The Algona Upper Des Moines from Algona, Iowa on May 10, 1938 · Page 4
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The Algona Upper Des Moines from Algona, Iowa · Page 4

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Algona, Iowa
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Tuesday, May 10, 1938
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Page 4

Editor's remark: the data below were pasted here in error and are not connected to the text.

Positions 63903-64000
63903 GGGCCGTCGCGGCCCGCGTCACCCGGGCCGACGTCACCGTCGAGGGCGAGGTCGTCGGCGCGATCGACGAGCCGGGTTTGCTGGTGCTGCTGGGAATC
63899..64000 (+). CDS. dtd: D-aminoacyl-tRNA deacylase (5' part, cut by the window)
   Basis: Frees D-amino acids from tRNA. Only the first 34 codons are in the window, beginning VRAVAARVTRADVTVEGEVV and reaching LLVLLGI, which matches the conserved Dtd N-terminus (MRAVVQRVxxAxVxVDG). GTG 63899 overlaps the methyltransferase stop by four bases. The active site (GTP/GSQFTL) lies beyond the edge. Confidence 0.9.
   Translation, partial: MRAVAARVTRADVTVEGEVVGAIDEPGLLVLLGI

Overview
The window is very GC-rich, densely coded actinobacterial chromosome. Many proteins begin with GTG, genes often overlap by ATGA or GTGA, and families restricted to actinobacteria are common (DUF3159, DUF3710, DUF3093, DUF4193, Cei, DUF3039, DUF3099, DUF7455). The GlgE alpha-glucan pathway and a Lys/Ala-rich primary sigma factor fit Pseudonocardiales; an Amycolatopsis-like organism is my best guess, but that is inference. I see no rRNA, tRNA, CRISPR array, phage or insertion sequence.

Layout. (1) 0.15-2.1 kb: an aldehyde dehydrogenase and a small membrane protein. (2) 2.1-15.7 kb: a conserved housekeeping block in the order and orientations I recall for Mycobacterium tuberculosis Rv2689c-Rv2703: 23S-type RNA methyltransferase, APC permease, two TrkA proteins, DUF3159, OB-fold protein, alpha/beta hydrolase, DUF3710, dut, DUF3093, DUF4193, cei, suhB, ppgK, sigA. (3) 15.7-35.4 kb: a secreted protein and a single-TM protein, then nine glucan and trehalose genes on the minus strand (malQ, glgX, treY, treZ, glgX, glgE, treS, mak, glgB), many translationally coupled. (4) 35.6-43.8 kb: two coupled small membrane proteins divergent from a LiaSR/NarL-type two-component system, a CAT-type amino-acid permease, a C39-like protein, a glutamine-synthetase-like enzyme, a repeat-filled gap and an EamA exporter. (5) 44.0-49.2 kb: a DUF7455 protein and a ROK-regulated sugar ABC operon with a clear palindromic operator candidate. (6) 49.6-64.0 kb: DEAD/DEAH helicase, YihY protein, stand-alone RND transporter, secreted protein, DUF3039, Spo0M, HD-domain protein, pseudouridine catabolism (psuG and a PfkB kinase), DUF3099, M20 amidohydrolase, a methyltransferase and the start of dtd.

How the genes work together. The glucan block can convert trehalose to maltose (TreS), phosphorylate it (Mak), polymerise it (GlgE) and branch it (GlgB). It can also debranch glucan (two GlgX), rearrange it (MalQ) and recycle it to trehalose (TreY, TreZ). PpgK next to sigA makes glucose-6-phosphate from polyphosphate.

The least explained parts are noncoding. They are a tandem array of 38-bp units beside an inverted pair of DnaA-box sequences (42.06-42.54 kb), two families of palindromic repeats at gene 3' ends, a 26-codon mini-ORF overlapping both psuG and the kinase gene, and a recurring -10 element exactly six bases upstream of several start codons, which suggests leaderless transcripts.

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The Algona Upper Pea Moines, Algona, Iowa, May 10,1938 QUOTES Engagement Anrionnced- Mrs. S. E. McMahon announced the engagement of her daughter, Ruth of Garner at a 6:30 dinner party at the Blue Room of the Hotel Algona, Thursday evening. Tha engagement was announced In a hovel way. At each plate a bag of jelly beans contained the following item: The Garner Leader reveals that Ruth McMahon did not sign the contract offered her for next year In the mathematics department of Garner high school and the reason is that she is "retiring from the teaching profession" to become general assistant to Dr. Ralph Carpenter. The new position Is to start June 4th. Guests were Helen Corey. Mn. Harold Falkenhniner, Elizabeth Nugent. Kathleen Holtzbauer, Mrs. W. W. Sullivan. Mrs. E. C. McMahon, Mrs. Maurice McMahon, Mrs. chairman of the committee was aided by Mrs. S. W. Meyer, Mrs. W. D. Andrews. Mrs. Bert Baldwin, Mrs. Eva Carey, Mary Corle, Mrs. J. W. Daw, Mrs. Garret Dearchs, Mrs. Kermit Forbes, Mrs. C. L. Ingersoll. Mrs. Harold Kuch- enreuther. Mrs. Vic Lowe. Mrs. Ray McCorkle. Mrs. J. M. Moore, Mrs. R. M. McAtee. Mrs. H. M. Olson. Mrs. Vaughn Rising, Mrs. E. C. Sprasrue. Mrs. O. J. Stephenson, Mrs. Wm. Stcele. Mrs. W. F. Stfele. Mrs. Clarence Stewart. Mrs. C. H. Swanson. Mrs. Merle Webster, Mrs. Jess Wille and Mrs. Gordon Worster. A business meeting was held. Glen Raney played two musical numbers on the violin and Cnr- men Raskopf played two flute numbers. They were accompanied by Mrs. Sylvia Gunn at the piano. Junior-Senior Banquet— Jos. Harlg, Mrs. H. B. White, and The annual high school junlor- - - - •• - Storm senior banquet was given Friday Mrs. Richard Schmitz of Lake. Ladies Aid— The Methodist Ladle*' Aid met at the church for a one o'clock luncheon Thursday afternoon with 75 In attendance. Mrs. fiarl Moor* New CALL Tues.-Wed., May ao 11 Continuous from 1 o'clock daily !' OF GLEEFUL NONSENSE! Thurs.- Pri., May 12-13 Dally matinee 2 p. m. Joan Blondell Melvyn Douglas "THERE'S ALWAYS A WOMAN" Plus March of Time No. B Saturday, May 14 Sun.-Mon., May 15-16 Bing Crosby in "DR. RHYTHM" | evening at the high school gym- rmsium with 216 in attendance 1 . The general theme was the captain's farewell dinner. Supt. nnd Mrs. O. B. Lalng, Mr. nnd Mrs. John McDowell. Mr. an<1 Mrs. G. D. Shumway. Phyllis Sawyer. Lule Anderson and Eugenia Little were on the receiving line. The junior mixed quartet, composed of Jean Murtagh. Rex Taylor. Margaret Ann Beardsley and Donald Johnson, sang, accompanied by Carmen Raskopf. The junior stringed quartet, composed of Jean Schultz. Betty Murtagh. Lillian Laird and Ruby Turner sang "Ballette" by Gluck and "Bourree" by G. F. Handel. The ode to the seniors wa? written by Mary Lee Nugent to the tune of "Thanks for the Memory." Mother*' Day Party— The girls employed as operators nt the Bell Telephone Company entertained their mothers or a guest nt the nnniiil Mothers' Day party Saturday afternoon at two oVloVk. After an office trip a luncheon was served at the Silver Gray Cafe, and the "Snow White and party saw Dwarfs" at the theatre. Those present were Marita Bestenlehner, Ruth Bostenlchnor. Mary Harris. Mable Kohl. EMa Lavrenz. Princilli Loss Opal Meyer, Lucille Peterson. Bernice Storm. Gertrude Kuchenreuth er, Erma Lea Deal. Helen Besten- lehner, Mrs. Lewis Lavrenz. Mrs Lena Loss, Mrs. S. W. Meyer, Mrs Bert Deal, Mrs. Julius Peterson Mrs. John Storm. Genevieve Hartshorn nnd Mrs. Elmer Hartshorn. Men's Club— The Men's club of the Presby- torian churrh will meet at the church. Thursday evening, for a 6:45 dinner to be served by the women of the church. The following women are on the serving committee: Mrs. Hugh Colwell, Mrs A. K. Kresensky. Mrs. A. W. Amunson and Mrs. W. D. Eaton. The dinner will be followed by a business meeting and program Rev. O. ,T. Doms of Burt will be the finest speaker. | Snrprlsed on Birthday— Meredith Larson was surprised by a group of friends at her home Saturday evening on ner 13th birthday. Rosalee Swanson and Maxine Dailey were the hostesses. Other guests were Maxlne Moore, Fern Carney. Merle Conklin. Burns Nugent. George Dutton. Kenneth Bakken and Owen Nichols. Games were played followed by dancing nnd the serving of light refreshments. Engagement Announced— Mrs. G. D. Peck announces the enagement of her daughter. Dorothy Ann Jones of Philadelphia, to Franklin Hovey of Marion. Pennsylvania. The wedding will take place early this fall. Dorothy Ann has been employed in the east for several years, and for the past six years has been nurse for a bone specialist. Dr. Jepson. She expects to visit In Algona in August. D. A. R.— The D. A. R. will meet with Mrs H. L. Gilmore this afternoon (Tuesday) for a one o'clock luncheon. Covers will be laid for 28. Mrs. Raymond Norton. Mrs. Gail Pettit and Mrs. Trella Patterson will be the assisting hostesses. There will the Seven I be a business meeting and an eloc- ' tion of officers. Anna C. Wilson of Humboldt will be the guest speak- Where's George? —£<H 1C to f Ofl Wf NTS "Never cross ;i bridge iinlil yiin conic to ir,' 1 .says (!rnr^r He may lie dummy, hut lie's not <luiuli \vlieii lie comes to Miabatih's for Priest] NTor-east iniii-erush T at $1.00. • Don't put up with an inadequate, old- fashioned refrigerator any longer. G-E, the first choke of millions is now popularly priced I More people bought General Electric Refrigerators last year than ever before. And this year they're even a bigger buy. KX.-r Uullar for - l)t,\Ur Valu ^n r\ir. . 2 — l.uft ( urrcnt FARMERS STUDY JOINING OF NEW TRIPLE A SETUP 5 Points Outlined Tim Are Basis of Most Local Decisions (By A. I- Brown, County Agent) Now that farm acreage allot ments have been made by the coun ty AAA committee, the farmer li faced with the problem of deciding whether or not to plan his 193! farming operations so that he wil be in compliance with the AAA program. The following statements am interpretations relative to the AAA federal law are given for the purpose of assisting farmers In making a wise decision. 1. Substantial payments will be made by the government for keep- Ing within the corn and soil depleting acreage allotments. 2. Compliance In the program is necessary in order ot be eligible for corn loans. (Loans will be made only to those who keep within their corn acreage allotments). 3. In case a bumper corn crop is produced and market quotas are adopted this fall, those who have kept within their corn acreage allotments will be required to store a smaller amount; they will be given a loan at the full .rate and they will be permitted tomorrow on aa much corn as they wish to seal. Non-coperators will be given a loan at 60 per cent of the full rate and only on their storage amount. 4. Economists are generally of opinion that large partlcpation in the AAA program will have a strong tendency to stabilize the production and prices of corn and livestock and thus be of benefit to both producers and consumers. 5. Payments are available for soil building and soil conserving practices. See your township committee for details of the program. \ Oil COOLING /«,<• tauunu S naaoiuf. Kohlhaas & Spilles w. r. M. s.— The regular meeting of the Woman's Foreign Missionary society of the Methodist church has been postponed from Thursday. May 12 to Thursday. May 19. Miss Jennie Jones, a missionary from Fuit Sing. China, will be a guest speaker for the meeting. A nine o'clock silent sacrificial breakfast at the church parlors is being planned. Bingo Party— ' " " r ** There were 45 in attendance at the benefit bingo party held at the Dehnert Hotel. Friday afternoon, and sponsored by the Rebekah lodge. Mrs. Oscar Anderson and Mrs. L. F. Rice were chairmen. Rose Slgsbee received the grand prize, and Mrs. Sarah Douglas won the chair prize. A delicious luncheon was served. Pmbyterlan Reception— About 75 attended the reception given Wednesday evening In the First Presbyterian church for Rev. Charles W. Pfelffer and family. G. D. Shumway gave an address of welcome followed by a response by the Pfeiffers. Refreshments were served nt the conclusion of the pro- gr-mi which was in charge of Athfi Hardgrove. Itirtlulay Club— The Birthday club met with Mrs. Burton Thorpe Monday afternoon, honoring the birthday of Mrs. D. U. Paxson. A one o'clock lunch- con was served by the hostess. Covers were laid for eight. Bridge was played with the high prize going to Mrs. D. D. Paxson, the honoree. Surprise on Birthday— Mrs. Henry Lund was the honoree at a handkerchief shower at the home of her daughter. Mrs. Myron Ludwig. last week Tuesday. The occasion was her birthday. Twenty women were present. The afternoon was spent playing games, ;:nd refreshments were served. (iraiid Slum flub— .Vrs. Don Hutchison entertained the members of the Grand SHm group at her home Wednesday evening at X:00 o'clock. There were two tables playing duplicate contract. The next Meeting will be hi-lil with Mrs. Ora I^rson Friday afternoon at two o'clock. Sorority Luncheon— Mr.v H I. dihnori- drove to Ames Sunday to hit gu* .-,1 at a one o'clock Mothers' Day luncheon served by the members of the Delta Delta Iii-lta sorority of which her daughter M.iry Louise. is a member. Mr Cnlmurt- anil .son Kiiwin, accom- patiifi lu-r to Ames. I'urty ut Kiiinit Mrs. O W. Krickson, Mrs. H C. liargreaves. Mrs. Jos. Kelly, am Mrs (", It. Cook drove to Enirnets bur:< Wednesday afternoon, to hell Mrs W. D Howie c elebrate her birthday. They presented the hon oree with a gift. A social afternoon was enjoyed. Dessert Club— Mrs Henry Douglass was hostess to the numbers of the Dessert clul at her home Friday afternooi There were eight present Mrs. H A Van Alatyne was a guest of tin/ (lub. Following an afternoon ot bridge, a dessert was served. Mothers' Day Dinner— .W, Vaughn Hisrng and Mrs. Floiem •-• 1'i-K-r.sijii entertained .it a dinner Sunday, honoring their ! mother. Mrs. S D. Wilson, at her i home Bernard Wilson of Lake I Mills. Vaughn Rising and S. D '• Wilson were also guests. H.tplUt Loyal ( Uis»— The Baptist Loyal class meets 0:1 j Thursday afternoon at the home 1 of Mr.,. Orvllt- Elkins. Assisting j huateasi-s will be Mra. Anna Cools | and Mrs Harvey Cult-man. Roll i i all will be aiisivered with Motu- j els' Day thoughts. i Flower Club— [ Tiie Ko.ssut-h County Flower club ; iiit-t Monday evening in the lib- I lary clubroouia. A program fol- lowed the business meeting. Mrs. T. H. Holmes talked on "Perennials", and Joe Lowe gave a talk on "Conservation." Gift Bazaar— The Woman's Home Missionary society and Queen Esther society will hold a gift bazaar at the M. E. church Saturday. May 14, from two to five o'clock. Cafeteria lunch will be served. The public Is invited, i Shower for Pre-Nuptial— ' ~~ J • - . Mrs. V. K. Rising will entertain at a linen towel 'shower, Wednesday, honoring the approaching marriage of Gladys Beihler. local school teacher. Twelve guests will be present Royal Neighbor Lodge— The Royal Neighbor lodge will meet Thursday evening. May 12, at the Legion hall at 7:45. The R. N. A. fancy drill team is to practice Thursday evening at the Legion hall. O. N. O. Club— The O. N. O. bridge club will meet for a one o'clock luncheon at the States Cafe this afternoon (Tuesdayi. Bridge will be played at the home of Mrs. James Neville. Kensington— Mrs. Ruth Kintcigh entertained a group of friends at a one o'clock luncheon and Kensington sewin™ bee, at the home of Mrs. W. K. Ferguson this afternoon (Tuesday). Idle Hour Club- Mrs. Fred Corey will entertain the Idle Hour bridge club members at a one o'clock luncheon at her home. Wednesday afternoon. Bridg« will be played at three tables. Lutheran Brotherhood— The First Lutheran Brotherhood meets this evening (Tuesday) nt eight o'clock with Olaf Selberg. Roy Brownell the hosts. and Albert Olson, Luther The Luther League of the First meets Wednes- Lutheran church day evening at the home of John Spongberg. Laf-a-Lot Club — Mra. Tom Dailey will «ntertain the Laf a-Lot bridge club at her home this afternoon (Tuesday) ;it two tables. Guild to Meet— ~ The St. Thomas Episcopal Guli< Will meet with Mrs. Leila Gardner Thursday afternoon at 2:30 o'clock Kahlet- Infant At Batter oft Succumbs Bancroft: The two year .old soi of Mr. and Mrs. Alva Kahler ,dle Tuesday morning of last week. HI death was caused by a blood dls ease. Several Famine* More Mr. and Mrs. Ben Sudmeler formerly of Timber Lake, S. D moved into their home which, wa formerly owned by the late MattI Winkle. The Quentin Jamlescn family who lived there, mox-ed to the Carolan house formerly tenant ed by the John Herbers family. Ttv Herbers moved into the Commer cial hotel. Larry Coyne, young son of Mr and Mrs. Frank Coyne, is recover ing now from a recent siege o the flu. Mrs. Alice Anderson recently re turned.from St. Mary's hospital in Rochester. Minn., where she hac undergone an operation. Mr. and Mrs. Albert Deiterlng and daughter. Donna, and Mrs. Ed na McDonald drove to Gary, Ind lana, Sunday of last week to at tend the funeral of a niece. Dr. and Mrs. Anthony Margliano and Mrs. Mayer and two children of Joliet, 111., spent Sunday at the Frank Coyne home. Mrs. Margliano remained at the home of her parents, Mr. and Mrs. Frank Coyne for a month's visit. Vera Coyne returned to Joliet with the others for a visit at the home of her sister Mrs. Frank Cavanaugh. Buys Burt Home, To Settle There Union: Mrs. C. W. Schryver, sister-in-law of Mrs. Presley Sarchett visited at the Sarchett home ast week. She has rented rooms lemporarily In Burt until she can get posession of a home she hai recently purchased. She sold her old,home In Burt hortly after the death, of her husband. She will visit in the west, his fall and winter but we are glad she has decided to settle here permanently. Report Encouraging Reports from the bedside of Ger- Id Carman at Mercy hospital, Ma son City are encouraging. He may >e permitted to leave the hospital and return to his home here in a week or so. Gets Wheel Chair Gift Mr. and Mrs. O. A. Laabs were dinner guests of Mr. and Mrs. Lorn Brown, south of Algona, Sunday. Mrs. Laabs has been an In- ,-alld since last fall with rheumatism nd this was the first time she has >een able to leave her home. She was recently presented with a wheel chair, a gift of some of her relatives. We are glad to report that L. J. JeGraw, of Algona, father of Mrs. Carl Taylor as improving lately. An addition of new basketball racks has been made to the out door equipment of school district No. 8. Berate* Wink»l WM a gue«i of Trance* Winkel last Tuesday. She Is employed at Milady's Beauty shop in Algona. Mr. and Mrs. Murl Potter. Humboldt, Mr. and Mrs. Julius Winkel, Algona, Mr. and Mrs. Milton Marow. Will Dodds and Frances Wincel, Union, composed a group who enjoyed a steak fry recently. Mr*. Donald Jarne* and ton, Ron aid, of Concord. California, came Thursday for a month's visit at the home of the former's paren'.s, Mr and Mrs. C. S. Johnson. CONNIE'S GIVE 7 EXTRA I SERVICES AT NO EXTRA COST! A nother good reason to tend your fun to KRESENSKY'S Call 144 lor COWN1ES BONDED MESSENGER -A MODERN BATHROOM- That Is Beautiful and Sanitary A HOME is m»t modern unless the bathroom is up-to-date. For beauty's sake, fur HEALTH'S sake, install* a modern bathroom now. \Ve are showing a complete array of beautiful new plumbing fixtures and the modern installation by i>ur experts assures low costs and quirk service. • For Free Estimate Phone 464 LAING & MUCKEY 500 TURKEYS BURN IN FIRE ATSWEACmr SvretL City: The Swea City flrt company was called out Thursday when a fire destroyed a brooder house, burning to death about t>00 young turkeys owned by the Swea City Hatchery. The other brooder houses were saved. There were 2500 young turkeys in the entire flock. The loss was covered by Insurance. Henry* Itentcel Home Henry Reutzel and his sister, Mrs. Ployd Smith, drove to Iowa City last Wednesday and brought back their father, John Reutzel, who has been taking treatment there for a bone infection In his foot, caused by an injury several weeks ago. Mr. Reutzel has had a bad time, and is not much improved ?it this writing. Club Officers Elected Newly elected officers for the Thursday club are as follows: president, Mrs. John Sanftner; vice president, Mrs. Will Thompson; secretary, Mrs. Art Collins; treasurer, Mrs. Wm. Leland. The Baptist church annual meet- Ing was well attended last Wednesday evening. Mrs. John Peterson has been rjuite 111 at her home due to poisoning from tooth extractions. Mrs. Fred Peterson was called to Blue Earth last week because of :he serious illness of a small niece :here. Rev. and Mrs. R. P. Bronleewe are In Des Moines today, May 10th, attending a board meeting of the Iowa Baptist state convention. Mesdames John Sanftner, P. J. Heiken, Wm. Leland, Will Thompson and Mrs. Harold Jones at- .ended the meeting of the Kossuth county federated clubs at Fenton, Wednesday. Anna B. Larson and Selma Johnson spent last Wednesday at the Anderson Oaks. While there they helped their cousin, Mrs. John Anderson hang new drapes in the spacious porch overlooking the ake at the Dew Drop Inn. The past five days have brought .wo new babies of interest to this rtcinity. A daughter was born to Mr. and Mrs. Stewart Butterfteld. six miles northwest of Swea City, and a son to Mr. and Mrs. Jensen of Armstrong. Mrs. Jensen is bet- er known here as Irene Dourte. HIS DADDY'S HOUSE IS INSULATED WITH JOHNS-MANVIUE Kock U/ool HOME INSUUTION • Don't live in an oven this suminer. Johns- Manville Rock Wool keeps heat oat — makes rooms up to 15° cooler even on hottest days. In winter rooms are warmer and coder. You save up to 30% in fuel bills. Furnished in factory made "Batts" of correct thickness and density. Easily installed. Insist on the name Johns-Manville. MILLER LUMBER CO. Phone 108 Algona it eoattte* donm of will flndluapftil. S« PMtai. Pfofmdjr Olo»' -^' Stead Kit for Council Oak Store WED. SPECIALS ,Tac-Cut Coffee, per pound Preserves, 24 oz. jar- ISc Pork & Beans, 27 oz. can 9c Fruit (Cocktail, 8 oz. can — n __. 8c Frute Gel, G pkgs 25c Prunes, ]() oz. r-a 8c Hominy, Xo. 2VL. fan 7c Dreft, 7 oz. pkj;. 21c Spare Ribs, per pound - 14c Fresh Side Pork, per pound ._, BIO COOKY SALE Now Going on at Council Oak Store Wonderful Young folks are singing, "It is wonderful to have your lips combine with mine." It Is more wonderful the , bargains Neville's Store is handing out this spring. It seems we have nothing to give you but bargains. The store is full of good merchandise at ridiculously low prices. The wholesale houses are unloading and offering surplus stock at very low prices for cash. We are gobbling up these bargains and passing: them on to you. Men's and boys' blue denim cowboy pants, all sizes 49c Children's Oxfords, black or brown, sizes to big 2 44c Babies' soft soled shoes and slippers, all colors at 13c Ladies' Brown Oxfords, Just the thing for garden work Me Ladles' fine cotton hose, rib top -...! pain for 25c Ladies' rayon dress hose, were 25c, now 2 pain for I5c Beautiful Anklets, sizes from S to 10H, were ISc and 20c, now ...- 8c Men's and Boys' Polo Shirts, all elzes, all color*'at C4« Wash Pants and Work Pants, 900 pain, your , cholc*,^ p*r Rftir _....__„—......,.........«.~.........,...r..i.; 1 ....**c 1^0 dozen Overalls arrived last week, any sice up to 64. We sold out of work shirt Saturday nifbt but have a big shipment coming today, prices Me, 4fe, and Me. Men's good solid work shoes, cord sole, all sizes $IJ5> Peters Shoe Company has made new low prices to now you can have your good old Diamond Brand at S1-M-S&39 Men's summer underwear Union Suits 89c; Shirts and shorts, 13c each. For the ladies we have a smart tie in a special turn welt construction, the easiest shoe you ever pot on. They are .stylish, flexible, soft and cool. Our reduced price only $1.98. Another 200 dozen Men's Sox on the road. They go fast at 5c a pair. Final clean up of dresses. The $1.93 dresses go at G9c and the $1.00 dresses at S9c. Out they go. I want the room to display men's clothing. Jimmie Neville b«! UM Uleud>U«f Gifts for Graduation the 1938 PACEMAKER SPEED MODEL TYPEWRITERS CORONA AH ready for the opening of school, or for aU your writing jobs at home. A model for every purge. Handsome, sturdy, easy to operate. Come in and try one out today. UNDERWOOD Portables, made by the largest typewriter firm in the world . . . new 1938 models here, touch control, streamlined for beauty, accuracy, and each one guaranteed. SEE THEM ON DISPLAY AT THE Algona Upper Des Moines